The Shards, by Bret Easton Ellis (Knopf, 608 pp., $30)
The conceit of Bret Easton Ellis’s new novel The Shards is that Ellis himself, as the narrator of the book, sees a former classmate on a street corner and is caught in a traumatic recollection of long-suppressed memories of a series of scary, violent incidents from his senior year of high school, in 1981.
Los Angeles at that time, in Ellis’s recounting, is being terrorized by a serial killer known as “The Trawler.” The Trawler targeted teenagers with an elaborate and escalating game of stalking and harassment. He would enter their homes at will and rearrange furniture, leave rock posters in their mailboxes, call and hang up repeatedly, steal their pets, and finally kidnap the victim, who would be kept alive somewhere and tortured horribly. Then the Trawler would kill the victim, mutilate the corpse, decorate it with remnants of the victim’s pet, and finally stage it publicly, in a lavish Grand Guignol display.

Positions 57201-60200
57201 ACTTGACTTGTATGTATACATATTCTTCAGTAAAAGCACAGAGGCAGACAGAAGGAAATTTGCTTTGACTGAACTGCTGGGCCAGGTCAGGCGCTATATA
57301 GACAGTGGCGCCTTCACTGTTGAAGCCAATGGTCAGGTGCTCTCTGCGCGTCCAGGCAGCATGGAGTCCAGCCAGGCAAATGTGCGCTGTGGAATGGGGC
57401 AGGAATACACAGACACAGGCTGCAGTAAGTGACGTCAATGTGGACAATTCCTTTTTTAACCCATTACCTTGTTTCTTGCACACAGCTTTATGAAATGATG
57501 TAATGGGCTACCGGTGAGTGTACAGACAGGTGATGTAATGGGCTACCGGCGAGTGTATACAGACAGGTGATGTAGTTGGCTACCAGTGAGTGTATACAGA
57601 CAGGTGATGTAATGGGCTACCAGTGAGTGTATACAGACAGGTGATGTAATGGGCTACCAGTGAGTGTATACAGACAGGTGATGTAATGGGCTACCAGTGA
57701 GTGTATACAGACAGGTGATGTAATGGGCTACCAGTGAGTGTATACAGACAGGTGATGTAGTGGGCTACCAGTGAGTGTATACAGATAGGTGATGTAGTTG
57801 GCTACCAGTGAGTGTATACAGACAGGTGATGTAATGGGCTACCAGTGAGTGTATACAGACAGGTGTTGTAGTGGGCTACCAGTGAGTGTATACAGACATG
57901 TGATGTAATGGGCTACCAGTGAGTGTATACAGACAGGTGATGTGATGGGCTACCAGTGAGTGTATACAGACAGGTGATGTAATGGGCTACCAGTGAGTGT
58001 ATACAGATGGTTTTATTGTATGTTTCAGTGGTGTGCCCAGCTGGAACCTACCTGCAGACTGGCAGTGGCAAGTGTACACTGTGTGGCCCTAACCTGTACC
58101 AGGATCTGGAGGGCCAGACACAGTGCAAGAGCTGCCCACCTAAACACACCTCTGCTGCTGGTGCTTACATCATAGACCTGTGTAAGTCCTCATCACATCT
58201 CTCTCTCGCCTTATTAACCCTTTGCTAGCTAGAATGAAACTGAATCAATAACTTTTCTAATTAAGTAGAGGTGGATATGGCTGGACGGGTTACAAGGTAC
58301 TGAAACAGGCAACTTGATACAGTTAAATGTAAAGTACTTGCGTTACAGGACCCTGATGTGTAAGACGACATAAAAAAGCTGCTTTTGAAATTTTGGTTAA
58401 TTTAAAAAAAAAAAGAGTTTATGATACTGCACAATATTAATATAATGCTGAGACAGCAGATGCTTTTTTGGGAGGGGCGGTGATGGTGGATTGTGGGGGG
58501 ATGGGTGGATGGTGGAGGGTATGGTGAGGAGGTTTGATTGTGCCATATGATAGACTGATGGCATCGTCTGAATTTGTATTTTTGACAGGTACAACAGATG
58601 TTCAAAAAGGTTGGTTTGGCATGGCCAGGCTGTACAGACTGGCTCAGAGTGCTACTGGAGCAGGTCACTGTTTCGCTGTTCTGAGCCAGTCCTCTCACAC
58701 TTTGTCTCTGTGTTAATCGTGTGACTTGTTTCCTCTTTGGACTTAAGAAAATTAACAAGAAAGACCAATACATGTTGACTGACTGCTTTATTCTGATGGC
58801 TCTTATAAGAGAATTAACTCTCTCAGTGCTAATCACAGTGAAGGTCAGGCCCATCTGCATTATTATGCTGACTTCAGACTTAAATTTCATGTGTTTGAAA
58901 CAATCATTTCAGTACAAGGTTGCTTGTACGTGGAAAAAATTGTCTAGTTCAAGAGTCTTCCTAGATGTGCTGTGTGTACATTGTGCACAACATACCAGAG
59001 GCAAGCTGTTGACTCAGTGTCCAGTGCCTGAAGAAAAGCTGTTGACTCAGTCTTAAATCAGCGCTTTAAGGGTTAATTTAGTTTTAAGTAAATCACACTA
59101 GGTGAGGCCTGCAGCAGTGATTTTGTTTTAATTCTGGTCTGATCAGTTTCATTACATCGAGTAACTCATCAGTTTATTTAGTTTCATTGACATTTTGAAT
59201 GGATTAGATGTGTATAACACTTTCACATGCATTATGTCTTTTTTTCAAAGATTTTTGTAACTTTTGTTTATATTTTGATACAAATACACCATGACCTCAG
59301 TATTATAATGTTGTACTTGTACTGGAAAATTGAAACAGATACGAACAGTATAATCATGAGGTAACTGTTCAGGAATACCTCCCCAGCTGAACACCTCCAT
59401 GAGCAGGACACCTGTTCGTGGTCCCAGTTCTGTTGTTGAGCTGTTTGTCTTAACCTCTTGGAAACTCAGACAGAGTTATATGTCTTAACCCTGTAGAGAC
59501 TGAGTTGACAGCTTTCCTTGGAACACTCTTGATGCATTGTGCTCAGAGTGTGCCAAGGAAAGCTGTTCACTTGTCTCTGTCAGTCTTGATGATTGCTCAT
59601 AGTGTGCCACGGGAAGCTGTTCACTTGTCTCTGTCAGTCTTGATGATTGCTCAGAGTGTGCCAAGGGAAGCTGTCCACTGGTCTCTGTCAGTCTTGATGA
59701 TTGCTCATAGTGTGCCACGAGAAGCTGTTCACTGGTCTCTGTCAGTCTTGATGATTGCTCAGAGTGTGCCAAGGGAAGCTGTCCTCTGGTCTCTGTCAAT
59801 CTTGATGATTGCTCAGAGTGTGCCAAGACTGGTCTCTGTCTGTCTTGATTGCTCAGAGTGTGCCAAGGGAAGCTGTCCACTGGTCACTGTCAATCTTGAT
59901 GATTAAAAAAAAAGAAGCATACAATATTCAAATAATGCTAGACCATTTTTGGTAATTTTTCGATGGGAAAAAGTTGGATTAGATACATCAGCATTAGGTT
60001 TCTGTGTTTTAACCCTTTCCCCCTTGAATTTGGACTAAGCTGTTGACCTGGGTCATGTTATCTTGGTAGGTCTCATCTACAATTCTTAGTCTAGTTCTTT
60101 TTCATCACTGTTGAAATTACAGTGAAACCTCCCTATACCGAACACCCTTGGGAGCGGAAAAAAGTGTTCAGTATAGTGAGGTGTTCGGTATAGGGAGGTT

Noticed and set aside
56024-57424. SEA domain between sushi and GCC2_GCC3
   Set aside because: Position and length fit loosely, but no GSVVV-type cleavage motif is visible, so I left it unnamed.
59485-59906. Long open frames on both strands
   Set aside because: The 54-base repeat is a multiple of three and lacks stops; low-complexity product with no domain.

As a rich, spoiled, and neglected Los Angeles teenager attending the tony Buckley School, popping quaaludes and smoking endless bowls of pot, having sex with his classmates, and taking long solitary drives in any of a garage full of luxury cars, the narrator and main character “Bret” becomes fascinated by The Trawler as the victims slowly pile up. Bret becomes convinced that a new boy at school named Robert Mallory, with whom he is equally fascinated and repulsed, has something to do with The Trawler’s depredations.